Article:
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Recovery Agreement Helps Alabama Local Crack Commercial Market


September 7, 2011

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Construction electrician Carlos Fair is one of the more than 150 Birmingham, Ala. Local 136 members who are on-the-job doing small commercial projects thanks to the recovery agreement.

Birmingham, Ala., Local 136 always had a weak toehold in the small commercial building sector, which has been traditionally dominated by nonunion shops.  But the weak economy put it in real danger of being driven out of the market for good.

Says Local 136 Organizer James Reece:

The truth is we had so little market share that we barely registered a blip.

Canterbury Electric – a signatory contractor specializing in commercial construction – was down to less than 10 employees late last year, while a second, Vulcan, was getting ready to shutter its doors for good.    

But 2011 has seen resurgence of IBEW commercial work, with more than 150 Local 136 members on the job wiring new warehouses, banks and other small projects. And it was made possible by the Fifth District market recovery agreement adopted by the local last September, says Local 136 Business Manager Jerry Keenum:

We’re competing and winning projects we weren’t even in the running for last year. We are now working on 27 commercial jobs.

The recovery agreement came in at the right time. Traditionally more than 90 percent of its members work in the industrial sector, with Alabama Power and U.S. Steel providing most of its projects.

But a more than decade-long process of installing new environmental control equipment in Alabama Power’s plants and power stations was coming to an end.

Says Reece:

A big portion of our work was about to dry up and a lot of members would be on the bench soon unless we cracked some new markets.

For Keenum, it was a no-brainer that the local needed a new competitive edge to diversify into new sectors, and the recovery agreement – which incorporates intermediate-level construction electricians and construction wiremen into job crews – was just what they needed. But wasn’t so obvious to some of Local 136’s signatory contractors – at least at first, he says:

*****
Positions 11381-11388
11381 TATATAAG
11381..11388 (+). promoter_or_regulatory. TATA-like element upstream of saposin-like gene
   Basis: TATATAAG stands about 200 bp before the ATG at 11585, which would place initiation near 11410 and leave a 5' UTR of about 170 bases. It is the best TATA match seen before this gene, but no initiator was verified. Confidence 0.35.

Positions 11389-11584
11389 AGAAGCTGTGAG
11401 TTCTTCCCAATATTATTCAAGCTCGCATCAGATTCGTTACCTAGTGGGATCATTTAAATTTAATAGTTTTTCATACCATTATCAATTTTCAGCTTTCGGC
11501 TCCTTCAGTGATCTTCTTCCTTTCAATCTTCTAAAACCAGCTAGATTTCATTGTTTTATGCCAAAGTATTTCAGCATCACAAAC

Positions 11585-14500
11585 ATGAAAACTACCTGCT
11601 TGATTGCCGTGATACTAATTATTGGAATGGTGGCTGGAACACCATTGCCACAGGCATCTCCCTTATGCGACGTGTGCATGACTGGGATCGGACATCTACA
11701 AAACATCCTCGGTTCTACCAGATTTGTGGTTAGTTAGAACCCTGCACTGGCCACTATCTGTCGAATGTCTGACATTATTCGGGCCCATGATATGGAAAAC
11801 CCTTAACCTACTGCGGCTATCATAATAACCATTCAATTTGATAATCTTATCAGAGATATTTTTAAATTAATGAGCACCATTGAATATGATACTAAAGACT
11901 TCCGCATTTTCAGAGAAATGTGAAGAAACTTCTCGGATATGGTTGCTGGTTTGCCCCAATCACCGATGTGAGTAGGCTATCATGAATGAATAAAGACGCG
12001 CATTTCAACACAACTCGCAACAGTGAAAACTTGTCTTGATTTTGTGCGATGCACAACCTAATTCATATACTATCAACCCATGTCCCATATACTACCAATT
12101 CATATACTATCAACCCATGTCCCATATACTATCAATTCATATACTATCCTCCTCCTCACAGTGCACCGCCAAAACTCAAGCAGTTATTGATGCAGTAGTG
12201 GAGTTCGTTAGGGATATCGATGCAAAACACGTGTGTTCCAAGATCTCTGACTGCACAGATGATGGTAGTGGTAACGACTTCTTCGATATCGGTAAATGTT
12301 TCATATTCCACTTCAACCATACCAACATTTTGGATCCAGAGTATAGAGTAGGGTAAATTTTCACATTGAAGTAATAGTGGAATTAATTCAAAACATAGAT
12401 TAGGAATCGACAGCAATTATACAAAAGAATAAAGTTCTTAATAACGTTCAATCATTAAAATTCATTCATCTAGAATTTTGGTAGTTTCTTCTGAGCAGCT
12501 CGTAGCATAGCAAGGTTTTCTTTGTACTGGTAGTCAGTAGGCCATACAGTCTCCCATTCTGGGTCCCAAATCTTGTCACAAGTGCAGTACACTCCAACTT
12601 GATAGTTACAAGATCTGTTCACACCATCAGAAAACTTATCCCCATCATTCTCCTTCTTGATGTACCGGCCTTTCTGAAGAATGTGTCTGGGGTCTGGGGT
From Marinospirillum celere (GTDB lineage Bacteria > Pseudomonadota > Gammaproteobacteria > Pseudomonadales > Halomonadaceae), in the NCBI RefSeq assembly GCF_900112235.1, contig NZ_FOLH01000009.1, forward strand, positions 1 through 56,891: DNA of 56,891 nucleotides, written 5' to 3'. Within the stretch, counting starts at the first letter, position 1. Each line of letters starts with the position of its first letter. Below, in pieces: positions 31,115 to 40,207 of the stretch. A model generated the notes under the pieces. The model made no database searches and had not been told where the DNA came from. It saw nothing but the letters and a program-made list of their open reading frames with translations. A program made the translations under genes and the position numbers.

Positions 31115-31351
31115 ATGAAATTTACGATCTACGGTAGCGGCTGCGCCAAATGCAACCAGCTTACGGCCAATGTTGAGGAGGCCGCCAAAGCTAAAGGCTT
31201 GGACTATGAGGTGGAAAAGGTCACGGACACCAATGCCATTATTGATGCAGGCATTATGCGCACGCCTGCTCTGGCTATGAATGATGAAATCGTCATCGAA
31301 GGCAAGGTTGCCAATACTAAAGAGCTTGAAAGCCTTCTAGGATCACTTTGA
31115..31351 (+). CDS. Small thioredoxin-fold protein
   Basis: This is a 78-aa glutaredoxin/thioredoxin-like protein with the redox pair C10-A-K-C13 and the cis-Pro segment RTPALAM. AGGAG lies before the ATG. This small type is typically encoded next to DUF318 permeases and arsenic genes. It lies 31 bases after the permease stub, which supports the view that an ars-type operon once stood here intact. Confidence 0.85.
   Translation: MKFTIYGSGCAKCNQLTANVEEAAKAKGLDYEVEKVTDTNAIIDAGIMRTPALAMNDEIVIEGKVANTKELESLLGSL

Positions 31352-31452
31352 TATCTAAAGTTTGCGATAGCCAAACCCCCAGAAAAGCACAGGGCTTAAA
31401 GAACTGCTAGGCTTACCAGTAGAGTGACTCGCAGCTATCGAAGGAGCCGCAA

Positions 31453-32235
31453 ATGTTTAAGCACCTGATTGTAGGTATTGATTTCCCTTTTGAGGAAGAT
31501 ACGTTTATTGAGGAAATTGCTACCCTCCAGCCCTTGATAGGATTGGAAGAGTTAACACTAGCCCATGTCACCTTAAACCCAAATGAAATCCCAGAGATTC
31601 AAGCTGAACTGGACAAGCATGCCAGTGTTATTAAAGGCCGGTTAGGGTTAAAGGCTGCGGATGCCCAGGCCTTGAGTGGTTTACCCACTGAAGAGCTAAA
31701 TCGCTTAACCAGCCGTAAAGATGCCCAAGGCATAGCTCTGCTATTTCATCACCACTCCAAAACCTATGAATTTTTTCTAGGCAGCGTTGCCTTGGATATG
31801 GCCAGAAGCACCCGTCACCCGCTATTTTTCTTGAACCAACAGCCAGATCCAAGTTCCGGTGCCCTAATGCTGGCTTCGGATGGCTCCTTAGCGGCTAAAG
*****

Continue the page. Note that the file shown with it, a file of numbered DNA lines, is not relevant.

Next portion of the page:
They were reluctant. We really had to sell it and convince them to go after work they thought they couldn’t get.

Keenum sat down with Canterbury’s entire shop last summer to talk with them about the recovery agreement, but the owner did not sign on until January. Work had run completely dry for the contractor, but in April it successfully outbid its main nonunion competitor for a project at the Birmingham Airport.  By May it successfully bid on nine jobs, more than quadrupling its payroll.

Says Keenum:

For the first time in a long time, we were a player in the small commercial sector.

Vulcan followed suit, signing on to the recovery agreement, bringing it back from the brink, says Keenum. A third contractor, Southland, also signed on.

Not only is Local 136 getting more work, it is putting pressure on nonunion contractors, driving up wages and bettering working standards in a region where the pattern is usually reversed.

The local was manning a hospital job last spring, along with a nonunion contractor, when, says Reece:

Some of our guys were talking to one of the nonunion workers and after comparing paychecks convinced him to sign up as a CE [construction electrician] the very next day.

Word spread and by the end of the week, Local 136 had recruited five more workers.  

The owner of the competing company was forced to give his employees a steep raise to keep them from going over to the IBEW.

Says Keenum:

It wouldn’t have happened if we didn’t have the CW/CE classifications which we could recruit them to.